Researchers from the Mayo Clinic Rochester performed a retrospective study of data from 5758 adults with chronic kidney disease (CKD; stages 1−5) who underwent either noncontrast CT or iodixanol-enhanced contrast CT and who had pre- and post-CT serum creatinine measurements. All of the CT scans were performed with iodixanol, the iso-osmolar agent that generally was being used for patients perceived to be at high risk for postcontrast acute kidney injury (AKI).
Propensity-score matching yielded contrast-exposed and noncontrast groups (≈1500 patients in each group) who were statistically very similar on a broad range of clinical and demographic variables, including baseline renal function. Contrast exposure was not associated with excess AKI incidence, need for dialysis, or mortality — regardless of baseline renal function. Although relatively few patients with CKD stages 4 and 5 could be propensity-matched (76 contrast-exposed patients vs. 198 noncontrast patients), no hint of contrast-associated worsening of renal function was apparent even in these patients with advanced renal disease. An additional analysis of data from Mayo Clinic sites in Florida and Arizona yielded similar findings.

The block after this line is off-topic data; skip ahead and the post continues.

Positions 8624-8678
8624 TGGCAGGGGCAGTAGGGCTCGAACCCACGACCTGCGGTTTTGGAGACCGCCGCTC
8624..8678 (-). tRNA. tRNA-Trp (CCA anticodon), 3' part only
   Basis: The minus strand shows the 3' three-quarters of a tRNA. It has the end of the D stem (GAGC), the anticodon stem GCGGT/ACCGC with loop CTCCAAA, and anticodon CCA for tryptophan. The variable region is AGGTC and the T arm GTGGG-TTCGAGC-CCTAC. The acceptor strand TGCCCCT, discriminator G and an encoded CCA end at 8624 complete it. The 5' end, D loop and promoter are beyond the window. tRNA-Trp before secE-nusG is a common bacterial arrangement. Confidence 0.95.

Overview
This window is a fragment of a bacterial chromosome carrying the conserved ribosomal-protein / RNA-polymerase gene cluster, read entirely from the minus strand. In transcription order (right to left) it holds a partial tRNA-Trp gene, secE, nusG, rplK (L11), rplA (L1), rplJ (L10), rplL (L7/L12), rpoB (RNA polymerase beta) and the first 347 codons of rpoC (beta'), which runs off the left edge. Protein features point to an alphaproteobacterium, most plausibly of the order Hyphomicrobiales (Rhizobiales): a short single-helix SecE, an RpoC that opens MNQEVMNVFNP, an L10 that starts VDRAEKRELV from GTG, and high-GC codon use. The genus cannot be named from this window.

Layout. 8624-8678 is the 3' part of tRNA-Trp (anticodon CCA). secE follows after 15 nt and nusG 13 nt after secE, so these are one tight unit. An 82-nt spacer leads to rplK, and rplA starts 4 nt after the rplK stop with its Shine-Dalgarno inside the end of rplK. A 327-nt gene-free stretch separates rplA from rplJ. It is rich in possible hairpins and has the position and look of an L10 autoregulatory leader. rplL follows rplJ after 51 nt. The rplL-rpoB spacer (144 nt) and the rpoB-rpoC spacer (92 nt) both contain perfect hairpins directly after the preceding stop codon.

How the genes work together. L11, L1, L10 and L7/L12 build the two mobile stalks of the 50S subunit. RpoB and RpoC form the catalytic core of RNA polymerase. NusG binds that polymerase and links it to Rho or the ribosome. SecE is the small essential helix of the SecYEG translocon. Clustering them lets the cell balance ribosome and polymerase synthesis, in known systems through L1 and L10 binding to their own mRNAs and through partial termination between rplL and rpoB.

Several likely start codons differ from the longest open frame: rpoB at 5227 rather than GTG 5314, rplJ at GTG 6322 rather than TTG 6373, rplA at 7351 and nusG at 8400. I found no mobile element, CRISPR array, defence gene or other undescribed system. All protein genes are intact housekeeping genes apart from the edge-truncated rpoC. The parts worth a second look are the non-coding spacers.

McDonald JS et al. Is intravenous administration of iodixanol associated with increased risk of acute kidney injury, dialysis, or mortality? A propensity score–adjusted study. Radiology 2017 Nov; 285:414.